Acceptance of guideline recommendations and perceived implementation of coronary heart disease prevention among primary care physicians in five European countries: the Reassessing European Attitudes about Cardiovascular Treatment (REACT) survey.
BACKGROUND: Although primary care is the major target of coronary heart disease (CHD) clinical recommendations, little is known of how community physicians view guidelines and their implementation. The REACT survey was designed to assess the views, and perceived implementation, of CHD and lipid treatment guidelines among primary care physicians. METHODS: Semi-structured validated telephone interviews were conducted, in the relevant native tongue, with 754 randomly selected primary care physicians (GPs and family doctors) in five European countries (France, Germany, Italy, Sweden and the UK). RESULTS: Most physicians (89%) agreed with the content of current guidelines and reported use of them (81%). However, only 18% of physicians believed that guidelines were being implemented to a major extent. Key barriers to greater implementation of guidelines were seen as lack of time (38% of all physicians), prescription costs (30%), and patient compliance (17%). Suggestions for ways to improve implementation centred on more education, both for physicians themselves (29%) and patients (25%); promoting, publicizing or increasing guideline availability (23%); simplifying the guidelines (17%); and making them clearer (12%). Physicians perceived diabetes to be the most important risk factor for CHD, followed by hypertension and raised LDL-C. Most physicians (92%) believe their patients do associate high cholesterol levels with CHD. After establishing that a patient is 'at risk' of CHD, physicians reported spending an average of 16.5 minutes discussing risk factors and lifestyle changes or treatment that is required. Factors preventing this included insufficient time (42%), having too many other patients to see (27%) and feeling that patients did not listen or understand anyway (21%). CONCLUSIONS: Primary care physicians need more information and support on the implementation of CHD and cholesterol guideline recommendations. This need is recognized by clinicians.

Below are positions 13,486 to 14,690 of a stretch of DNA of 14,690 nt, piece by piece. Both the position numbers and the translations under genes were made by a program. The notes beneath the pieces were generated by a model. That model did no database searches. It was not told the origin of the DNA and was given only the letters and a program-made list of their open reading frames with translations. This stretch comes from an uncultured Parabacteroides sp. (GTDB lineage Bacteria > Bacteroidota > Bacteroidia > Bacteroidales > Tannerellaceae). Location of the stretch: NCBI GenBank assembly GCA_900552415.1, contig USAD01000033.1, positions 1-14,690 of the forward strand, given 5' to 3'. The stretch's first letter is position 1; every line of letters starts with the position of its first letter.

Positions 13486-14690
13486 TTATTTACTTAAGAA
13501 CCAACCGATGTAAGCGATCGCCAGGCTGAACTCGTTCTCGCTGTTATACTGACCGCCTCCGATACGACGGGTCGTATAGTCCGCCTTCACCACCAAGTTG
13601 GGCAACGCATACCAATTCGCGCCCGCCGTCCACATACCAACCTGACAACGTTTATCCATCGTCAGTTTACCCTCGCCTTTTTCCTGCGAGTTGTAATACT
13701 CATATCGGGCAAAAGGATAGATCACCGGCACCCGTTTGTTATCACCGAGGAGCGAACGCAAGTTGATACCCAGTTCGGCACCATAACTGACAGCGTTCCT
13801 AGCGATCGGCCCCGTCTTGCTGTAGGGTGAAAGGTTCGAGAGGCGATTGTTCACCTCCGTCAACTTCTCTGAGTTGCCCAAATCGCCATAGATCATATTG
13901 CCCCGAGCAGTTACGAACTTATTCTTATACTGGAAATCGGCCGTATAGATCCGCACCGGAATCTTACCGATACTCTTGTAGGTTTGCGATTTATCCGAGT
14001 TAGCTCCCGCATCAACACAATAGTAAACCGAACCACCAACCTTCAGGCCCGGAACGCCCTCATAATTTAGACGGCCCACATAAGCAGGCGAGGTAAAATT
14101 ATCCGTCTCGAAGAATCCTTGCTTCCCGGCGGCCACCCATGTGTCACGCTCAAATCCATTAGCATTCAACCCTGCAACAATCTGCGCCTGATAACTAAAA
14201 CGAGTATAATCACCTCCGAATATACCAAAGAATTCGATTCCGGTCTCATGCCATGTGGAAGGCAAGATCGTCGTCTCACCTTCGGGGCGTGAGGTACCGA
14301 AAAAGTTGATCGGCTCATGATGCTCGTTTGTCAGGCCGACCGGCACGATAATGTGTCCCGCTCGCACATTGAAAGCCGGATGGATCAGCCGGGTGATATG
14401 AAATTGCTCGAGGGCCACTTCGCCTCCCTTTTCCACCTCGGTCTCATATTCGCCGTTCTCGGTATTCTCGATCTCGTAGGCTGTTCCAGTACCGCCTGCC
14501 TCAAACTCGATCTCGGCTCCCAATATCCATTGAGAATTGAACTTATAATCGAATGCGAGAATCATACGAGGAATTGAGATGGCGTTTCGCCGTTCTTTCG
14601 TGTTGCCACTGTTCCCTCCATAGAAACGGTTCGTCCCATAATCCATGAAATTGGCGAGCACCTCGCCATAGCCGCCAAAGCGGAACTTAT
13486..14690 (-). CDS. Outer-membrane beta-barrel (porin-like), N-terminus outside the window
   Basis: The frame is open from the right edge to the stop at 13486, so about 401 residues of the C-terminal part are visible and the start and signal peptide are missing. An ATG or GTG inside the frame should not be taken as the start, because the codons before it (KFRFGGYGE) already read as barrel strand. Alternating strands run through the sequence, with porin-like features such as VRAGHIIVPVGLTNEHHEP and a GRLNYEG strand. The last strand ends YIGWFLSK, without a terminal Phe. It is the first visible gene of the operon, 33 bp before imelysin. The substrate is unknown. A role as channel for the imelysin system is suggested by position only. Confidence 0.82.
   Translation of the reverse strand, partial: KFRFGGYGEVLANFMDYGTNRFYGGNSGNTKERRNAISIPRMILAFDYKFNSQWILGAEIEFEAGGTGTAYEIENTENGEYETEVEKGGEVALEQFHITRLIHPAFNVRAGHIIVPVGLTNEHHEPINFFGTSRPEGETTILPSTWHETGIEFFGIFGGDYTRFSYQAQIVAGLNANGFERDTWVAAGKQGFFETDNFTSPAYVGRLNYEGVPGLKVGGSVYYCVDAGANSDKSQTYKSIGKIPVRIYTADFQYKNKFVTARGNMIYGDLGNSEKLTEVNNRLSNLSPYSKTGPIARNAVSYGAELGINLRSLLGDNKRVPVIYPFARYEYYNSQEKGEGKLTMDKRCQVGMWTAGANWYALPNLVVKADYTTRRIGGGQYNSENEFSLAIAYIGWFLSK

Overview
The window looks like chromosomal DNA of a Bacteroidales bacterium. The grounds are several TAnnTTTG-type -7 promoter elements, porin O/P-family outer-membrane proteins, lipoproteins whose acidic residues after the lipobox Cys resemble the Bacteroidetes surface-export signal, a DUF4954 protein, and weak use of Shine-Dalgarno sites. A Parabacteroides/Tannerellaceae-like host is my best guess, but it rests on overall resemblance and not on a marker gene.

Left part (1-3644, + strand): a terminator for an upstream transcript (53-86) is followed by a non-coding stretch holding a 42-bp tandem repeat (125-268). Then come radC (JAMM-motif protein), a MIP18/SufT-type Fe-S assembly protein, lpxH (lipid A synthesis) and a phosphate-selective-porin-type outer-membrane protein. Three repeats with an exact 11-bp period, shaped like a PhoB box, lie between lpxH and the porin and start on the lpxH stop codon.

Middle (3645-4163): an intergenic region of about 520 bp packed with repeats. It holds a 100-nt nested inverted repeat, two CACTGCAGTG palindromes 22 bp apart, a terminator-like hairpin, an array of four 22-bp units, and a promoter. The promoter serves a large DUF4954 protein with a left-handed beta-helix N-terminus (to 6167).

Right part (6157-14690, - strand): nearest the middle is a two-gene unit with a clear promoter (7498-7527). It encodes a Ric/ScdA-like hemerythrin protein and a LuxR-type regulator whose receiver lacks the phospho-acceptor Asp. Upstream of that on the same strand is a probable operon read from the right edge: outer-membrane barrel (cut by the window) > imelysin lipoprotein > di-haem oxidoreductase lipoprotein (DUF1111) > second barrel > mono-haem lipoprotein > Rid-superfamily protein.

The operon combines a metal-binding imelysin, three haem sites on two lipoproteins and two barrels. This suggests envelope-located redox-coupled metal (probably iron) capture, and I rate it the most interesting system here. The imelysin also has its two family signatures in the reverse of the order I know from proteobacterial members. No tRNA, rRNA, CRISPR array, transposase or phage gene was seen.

The Special Turku Coronary Risk Factor Intervention Project (STRIP) is a prospective infancy-onset randomized dietary intervention trial targeting dietary fat quality and cholesterol intake, and favoring consumption of vegetables, fruit, and whole-grains. Diet (food records) and circulating metabolites were studied at six time points between the ages of 9-19 years (n = 549-338). Dietary targets for this study were defined as (1) the ratio of saturated fat (SAFA) to monounsaturated and polyunsaturated fatty acids (MUFA + PUFA)
Achievements of Siberian cardiologists in the epidemiology, diagnosis, treatment and prophylaxis of arterial hypertension and coronary heart disease are described with reference to specific conditions of Siberia and the Far East. Research priorities, such as problems of combined prophylaxis and the development of new methods for preventive check-ups of the population in Siberia are discussed.